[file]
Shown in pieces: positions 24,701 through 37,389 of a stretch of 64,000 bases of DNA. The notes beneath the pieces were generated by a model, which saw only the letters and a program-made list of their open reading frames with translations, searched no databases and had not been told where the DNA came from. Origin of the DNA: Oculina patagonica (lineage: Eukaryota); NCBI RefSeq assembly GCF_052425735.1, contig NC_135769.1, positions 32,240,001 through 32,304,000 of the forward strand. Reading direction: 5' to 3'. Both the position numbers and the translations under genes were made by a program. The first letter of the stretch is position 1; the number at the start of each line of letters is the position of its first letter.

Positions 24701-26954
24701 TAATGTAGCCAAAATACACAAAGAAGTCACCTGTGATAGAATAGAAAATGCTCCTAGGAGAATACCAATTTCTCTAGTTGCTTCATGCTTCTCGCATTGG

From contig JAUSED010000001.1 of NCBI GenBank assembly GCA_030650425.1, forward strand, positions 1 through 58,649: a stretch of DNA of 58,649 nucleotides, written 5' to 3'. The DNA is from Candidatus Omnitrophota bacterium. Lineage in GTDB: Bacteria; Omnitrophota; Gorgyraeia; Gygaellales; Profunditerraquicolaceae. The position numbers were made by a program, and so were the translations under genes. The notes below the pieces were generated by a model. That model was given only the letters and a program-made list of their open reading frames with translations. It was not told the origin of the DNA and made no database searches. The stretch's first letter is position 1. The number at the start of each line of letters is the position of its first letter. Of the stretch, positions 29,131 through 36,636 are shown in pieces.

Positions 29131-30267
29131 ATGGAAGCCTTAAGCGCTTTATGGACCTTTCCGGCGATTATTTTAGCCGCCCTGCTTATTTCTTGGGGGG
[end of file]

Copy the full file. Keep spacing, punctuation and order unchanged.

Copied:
Shown in pieces: positions 24,701 through 37,389 of a stretch of 64,000 bases of DNA. The notes beneath the pieces were generated by a model, which saw only the letters and a program-made list of their open reading frames with translations, searched no databases and had not been told where the DNA came from. Origin of the DNA: Oculina patagonica (lineage: Eukaryota); NCBI RefSeq assembly GCF_052425735.1, contig NC_135769.1, positions 32,240,001 through 32,304,000 of the forward strand. Reading direction: 5' to 3'. Both the position numbers and the translations under genes were made by a program. The first letter of the stretch is position 1; the number at the start of each line of letters is the position of its first letter.

Positions 24701-26954
24701 TAATGTAGCCAAAATACACAAAGAAGTCACCTGTGATAGAATAGAAAATGCTCCTAGGAGAATACCAATTTCTCTAGTTGCTTCATGCTTCTCGCATTGG

From contig JAUSED010000001.1 of NCBI GenBank assembly GCA_030650425.1, forward strand, positions 1 through 58,649: a stretch of DNA of 58,649 nucleotides, written 5' to 3'. The DNA is from Candidatus Omnitrophota bacterium. Lineage in GTDB: Bacteria; Omnitrophota; Gorgyraeia; Gygaellales; Profunditerraquicolaceae. The position numbers were made by a program, and so were the translations under genes. The notes below the pieces were generated by a model. That model was given only the letters and a program-made list of their open reading frames with translations. It was not told the origin of the DNA and made no database searches. The stretch's first letter is position 1. The number at the start of each line of letters is the position of its first letter. Of the stretch, positions 29,131 through 36,636 are shown in pieces.

Positions 29131-30267
29131 ATGGAAGCCTTAAGCGCTTTATGGACCTTTCCGGCGATTATTTTAGCCGCCCTGCTTATTTCTTGGGGGG